Table 1:
Characteristics of the study population at ESRD onset from the CMS Medical Evidence Report Form (n = 107,922)
Table 2:
Characteristics of patients with and without coronary artery disease (CAD) by treatment modality at ESRD onset (n = 107,922)

Patient Survival by Modality

The distribution of deaths among patients with and without CAD according to dialysis modality is illustrated in Table 3. Patients with CAD treated with PD had a higher proportion of deaths during follow-up compared with HD-treated patients (36.1 versus 33.7%), whereas patients without CAD treated with PD had a lower fraction of deaths compared with those treated with HD (18.2 versus 22.7%). Similarly, among the subgroups of CAD, patients with a recorded history of MI, the proportion of patients who died during follow-up was higher in the PD-treated group. Adjusted Cox survival curves were estimated for PD-treated and HD-treated patients in each CAD category as shown in Figures 1 and 2. For patients with CAD, similar survival on either modality was observed up to 8 mo, after which the curves diverged with greater survival in HD-treated group. In contrast, among patients without CAD, the survival curves were almost superimposed and in fact crossed with an early survival benefit in favor of PD and a late survival advantage in favor of HD.

Figure 1.:
Adjusted Cox survival curves for new ESRD patients with coronary artery disease treated with peritoneal dialysis (PD) versus hemodialysis (HD). Adjusted for age at study start, gender, race, cause of ESRD, hypertension, congestive heart failure, peripheral vascular and cerebrovascular disease, tobacco use, chronic lung disease, AIDS, neoplasm, serum albumin, body mass index, hematocrit, estimated GFR, and pre-ESRD erythropoietin use. *P < 0.0001.
Figure 2.:
Adjusted Cox survival curves for new ESRD patients without coronary artery disease treated with PD versus HD. Adjusted for age at study start, gender, race, cause of ESRD, hypertension, congestive heart failure, peripheral vascular and cerebrovascular disease, tobacco use, chronic lung disease, AIDS, neoplasm, serum albumin, body mass index, hematocrit, estimated GFR, and pre-ESRD erythropoietin use. *P = 0.03.
Table 3:
Distribution of deaths among patients with and without CAD or MI by dialysis modality

Mortality Risk Predictors in New ESRD Patients

The relationship between treatment modality and subsequent mortality risk was explored for the entire cohort, and the unadjusted and adjusted hazard ratios with 95% confidence intervals (CI) for each covariate are given in Table 4. In the adjusted analyses, the risk of death increased by 3% for every additional year of age. White patients had a 25% higher mortality risk compared with non-white patients. The relative risk of death was significantly greater for patients with known cardiovascular conditions: CAD (RR = 1.11; CI, 1.08 to 1.14), peripheral vascular disease (RR = 1.18; CI, 1.14 to 1.22), cerebral vascular disease (RR = 1.18; CI, 1.13 to 1.22), cardiac arrest/dysrhythmia (RR = 1.18; CI, 1.14 to 1.23), and cardiac failure (RR = 1.26; CI, 1.23 to 1.29) compared with those without these conditions at ESRD onset. Similar high mortality risks were observed for patients with a diagnosis of AIDS (RR = 4.91; CI, 4.37 to 5.52) and cancer (RR = 1.42; CI, 1.36 to 1.49) at the start of ESRD. An unexpected observation was the association of higher hematocrit with increased mortality risk (RR = 1.01 per one–percentage point increase), a finding that persisted despite adjustment for several other laboratory measures and comorbid conditions. In contrast, the risk of death was significantly lower for patients with higher serum albumin (RR = 0.72 per 1 g/dl higher) and greater body mass index (RR = 0.98 per 1 kg/m2 higher) as well as for those who were prescribed erythropoietin before ESRD start (RR = 0.86; CI, 0.84 to 0.89). The relative risk of PD versus HD varied significantly over time. The unadjusted analysis found a lower risk of death for PD-treated compared with HD-treated patients up to 12 mo follow-up, an equalization of risk at between 12 to 18 mo and significantly higher risk of death during 18 to 24 mo (RR = 1.11; CI 1.01 to 1.21). With adjustment, however, the benefit of PD over HD was observed only in the first 6 mo of dialysis, after which PD-treated patients experienced significantly higher mortality risk compared with their HD counterparts (RR = 1.15, 1.28, and 1.37 at each 6-mo interval, respectively; P < 0.001).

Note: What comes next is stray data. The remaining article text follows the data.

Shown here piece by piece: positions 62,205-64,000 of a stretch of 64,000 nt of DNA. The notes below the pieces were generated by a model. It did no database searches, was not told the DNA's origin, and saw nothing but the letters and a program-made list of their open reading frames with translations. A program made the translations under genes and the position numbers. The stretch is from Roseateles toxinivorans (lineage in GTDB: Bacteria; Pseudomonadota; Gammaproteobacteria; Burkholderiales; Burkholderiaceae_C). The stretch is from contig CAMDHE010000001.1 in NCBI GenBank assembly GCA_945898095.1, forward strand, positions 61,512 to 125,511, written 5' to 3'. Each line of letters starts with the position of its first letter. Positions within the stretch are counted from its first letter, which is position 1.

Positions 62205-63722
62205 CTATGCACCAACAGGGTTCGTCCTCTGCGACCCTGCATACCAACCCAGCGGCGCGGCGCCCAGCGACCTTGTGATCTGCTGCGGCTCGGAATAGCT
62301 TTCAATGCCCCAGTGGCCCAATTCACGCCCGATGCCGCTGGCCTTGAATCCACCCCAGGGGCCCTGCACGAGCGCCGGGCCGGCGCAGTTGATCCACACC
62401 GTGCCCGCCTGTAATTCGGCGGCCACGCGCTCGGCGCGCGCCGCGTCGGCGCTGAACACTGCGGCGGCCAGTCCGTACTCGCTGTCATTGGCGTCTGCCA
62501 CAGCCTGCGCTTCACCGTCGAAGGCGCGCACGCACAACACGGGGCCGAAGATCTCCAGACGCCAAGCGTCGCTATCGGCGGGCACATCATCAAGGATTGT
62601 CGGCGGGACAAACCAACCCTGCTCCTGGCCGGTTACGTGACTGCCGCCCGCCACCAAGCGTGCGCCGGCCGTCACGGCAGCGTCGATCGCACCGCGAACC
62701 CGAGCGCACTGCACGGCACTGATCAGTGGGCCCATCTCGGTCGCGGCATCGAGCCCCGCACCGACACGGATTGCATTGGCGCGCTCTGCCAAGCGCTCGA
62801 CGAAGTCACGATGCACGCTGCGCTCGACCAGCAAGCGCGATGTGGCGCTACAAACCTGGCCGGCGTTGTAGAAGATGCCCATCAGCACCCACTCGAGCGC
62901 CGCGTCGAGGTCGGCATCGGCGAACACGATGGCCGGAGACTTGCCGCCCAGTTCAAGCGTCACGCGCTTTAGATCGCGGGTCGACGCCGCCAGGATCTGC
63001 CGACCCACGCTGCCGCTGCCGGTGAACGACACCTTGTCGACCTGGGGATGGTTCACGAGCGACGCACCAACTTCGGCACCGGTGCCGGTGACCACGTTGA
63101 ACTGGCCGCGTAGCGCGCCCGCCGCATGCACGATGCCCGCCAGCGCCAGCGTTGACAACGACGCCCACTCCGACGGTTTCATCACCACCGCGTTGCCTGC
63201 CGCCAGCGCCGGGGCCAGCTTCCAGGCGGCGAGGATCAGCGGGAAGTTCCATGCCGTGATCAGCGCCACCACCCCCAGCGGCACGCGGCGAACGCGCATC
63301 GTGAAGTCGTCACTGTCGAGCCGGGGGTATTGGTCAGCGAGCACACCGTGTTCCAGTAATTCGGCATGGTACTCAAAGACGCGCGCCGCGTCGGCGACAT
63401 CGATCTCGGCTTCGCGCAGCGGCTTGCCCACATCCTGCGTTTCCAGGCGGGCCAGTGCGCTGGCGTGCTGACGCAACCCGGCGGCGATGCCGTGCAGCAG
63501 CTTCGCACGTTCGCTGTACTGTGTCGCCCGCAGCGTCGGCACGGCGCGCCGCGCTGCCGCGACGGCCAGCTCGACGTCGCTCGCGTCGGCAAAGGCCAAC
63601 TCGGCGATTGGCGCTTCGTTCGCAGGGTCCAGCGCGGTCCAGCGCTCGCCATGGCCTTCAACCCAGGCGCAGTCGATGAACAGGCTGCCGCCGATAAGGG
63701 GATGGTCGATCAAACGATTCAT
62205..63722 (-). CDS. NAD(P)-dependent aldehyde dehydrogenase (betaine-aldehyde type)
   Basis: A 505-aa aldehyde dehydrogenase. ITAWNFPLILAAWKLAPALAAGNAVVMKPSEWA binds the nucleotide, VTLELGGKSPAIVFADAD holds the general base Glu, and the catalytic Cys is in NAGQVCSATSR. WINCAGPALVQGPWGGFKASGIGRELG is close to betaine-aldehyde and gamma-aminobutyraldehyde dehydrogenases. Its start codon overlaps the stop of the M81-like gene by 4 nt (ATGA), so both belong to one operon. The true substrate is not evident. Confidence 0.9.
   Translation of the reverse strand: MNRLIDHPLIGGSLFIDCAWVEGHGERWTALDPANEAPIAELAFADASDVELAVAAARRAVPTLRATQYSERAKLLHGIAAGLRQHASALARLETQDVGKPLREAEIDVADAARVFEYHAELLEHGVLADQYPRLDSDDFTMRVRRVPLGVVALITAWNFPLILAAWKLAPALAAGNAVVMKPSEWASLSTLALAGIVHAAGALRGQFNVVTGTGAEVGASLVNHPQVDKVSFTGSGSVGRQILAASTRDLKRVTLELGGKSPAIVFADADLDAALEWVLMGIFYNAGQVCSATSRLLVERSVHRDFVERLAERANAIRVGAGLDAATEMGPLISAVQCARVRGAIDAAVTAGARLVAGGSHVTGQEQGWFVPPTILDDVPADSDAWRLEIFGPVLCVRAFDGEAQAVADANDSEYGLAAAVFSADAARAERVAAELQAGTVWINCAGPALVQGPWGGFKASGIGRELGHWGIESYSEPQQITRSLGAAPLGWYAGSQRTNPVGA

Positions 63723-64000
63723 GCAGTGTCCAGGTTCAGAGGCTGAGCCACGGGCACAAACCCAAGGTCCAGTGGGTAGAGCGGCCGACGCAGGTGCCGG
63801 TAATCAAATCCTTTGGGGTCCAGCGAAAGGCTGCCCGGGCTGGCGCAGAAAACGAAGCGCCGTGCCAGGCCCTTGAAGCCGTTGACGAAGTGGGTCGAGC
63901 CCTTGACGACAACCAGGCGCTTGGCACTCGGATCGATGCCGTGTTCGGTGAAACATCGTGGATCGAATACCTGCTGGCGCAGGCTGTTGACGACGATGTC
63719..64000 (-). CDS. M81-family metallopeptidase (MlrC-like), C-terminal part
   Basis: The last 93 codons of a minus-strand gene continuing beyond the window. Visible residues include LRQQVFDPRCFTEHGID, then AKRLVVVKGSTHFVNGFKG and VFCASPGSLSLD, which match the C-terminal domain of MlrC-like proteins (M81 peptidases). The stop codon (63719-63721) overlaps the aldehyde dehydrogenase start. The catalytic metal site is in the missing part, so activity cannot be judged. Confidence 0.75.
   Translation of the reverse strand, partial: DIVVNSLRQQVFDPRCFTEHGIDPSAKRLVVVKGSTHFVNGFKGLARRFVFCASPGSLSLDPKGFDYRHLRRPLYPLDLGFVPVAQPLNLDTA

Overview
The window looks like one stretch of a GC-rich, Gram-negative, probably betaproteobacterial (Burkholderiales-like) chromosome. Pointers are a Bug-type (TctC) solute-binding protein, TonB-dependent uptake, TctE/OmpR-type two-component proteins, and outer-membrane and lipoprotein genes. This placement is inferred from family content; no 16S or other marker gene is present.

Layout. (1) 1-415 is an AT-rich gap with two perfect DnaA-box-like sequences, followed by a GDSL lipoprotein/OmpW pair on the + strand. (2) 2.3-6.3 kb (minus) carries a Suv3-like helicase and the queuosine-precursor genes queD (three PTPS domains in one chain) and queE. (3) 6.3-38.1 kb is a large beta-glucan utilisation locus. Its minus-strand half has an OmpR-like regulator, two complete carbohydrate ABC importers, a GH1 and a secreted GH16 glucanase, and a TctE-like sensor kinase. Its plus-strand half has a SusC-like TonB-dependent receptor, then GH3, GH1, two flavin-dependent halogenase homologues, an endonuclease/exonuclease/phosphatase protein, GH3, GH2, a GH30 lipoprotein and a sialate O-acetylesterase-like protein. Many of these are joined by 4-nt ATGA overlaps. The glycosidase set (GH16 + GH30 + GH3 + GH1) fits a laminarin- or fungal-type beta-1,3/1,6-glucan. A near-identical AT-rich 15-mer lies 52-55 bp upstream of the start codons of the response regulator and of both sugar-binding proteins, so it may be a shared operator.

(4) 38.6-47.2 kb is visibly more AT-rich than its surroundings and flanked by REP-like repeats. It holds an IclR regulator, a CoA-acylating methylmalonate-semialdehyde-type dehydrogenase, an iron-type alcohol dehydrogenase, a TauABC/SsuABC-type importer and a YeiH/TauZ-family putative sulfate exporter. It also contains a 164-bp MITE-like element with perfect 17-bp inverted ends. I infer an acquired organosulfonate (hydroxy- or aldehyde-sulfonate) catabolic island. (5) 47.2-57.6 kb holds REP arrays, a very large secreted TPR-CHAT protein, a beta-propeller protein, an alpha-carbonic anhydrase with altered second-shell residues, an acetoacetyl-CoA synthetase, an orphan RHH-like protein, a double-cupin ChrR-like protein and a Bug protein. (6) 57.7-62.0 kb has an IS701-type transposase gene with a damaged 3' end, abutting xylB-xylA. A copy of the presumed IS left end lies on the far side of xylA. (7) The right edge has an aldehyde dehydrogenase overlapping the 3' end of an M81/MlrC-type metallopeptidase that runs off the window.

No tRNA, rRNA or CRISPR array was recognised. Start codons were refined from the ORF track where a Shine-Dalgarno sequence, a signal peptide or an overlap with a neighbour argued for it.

Table 4:
Predictors of all-cause Mortality in new ESRD patients in the United States (n = 107,922)

Mortality Risks of PD and HD in Patients with and without CAD: Intention-to-Treat

The finding of significant interactions between treatment modality, CAD, and survival as well as treatment modality, diabetes, and survival (P < 0.001 for each) permitted us to investigate these relationships further in a series of time-dependent Cox regression models stratified by diabetes and CAD. The unadjusted and adjusted RR estimates are presented in Table 5.

Table 5:
RR of death for PD versus HD among incident ESRD patients with and without preexisting coronary artery disease: intent-to-treat analysis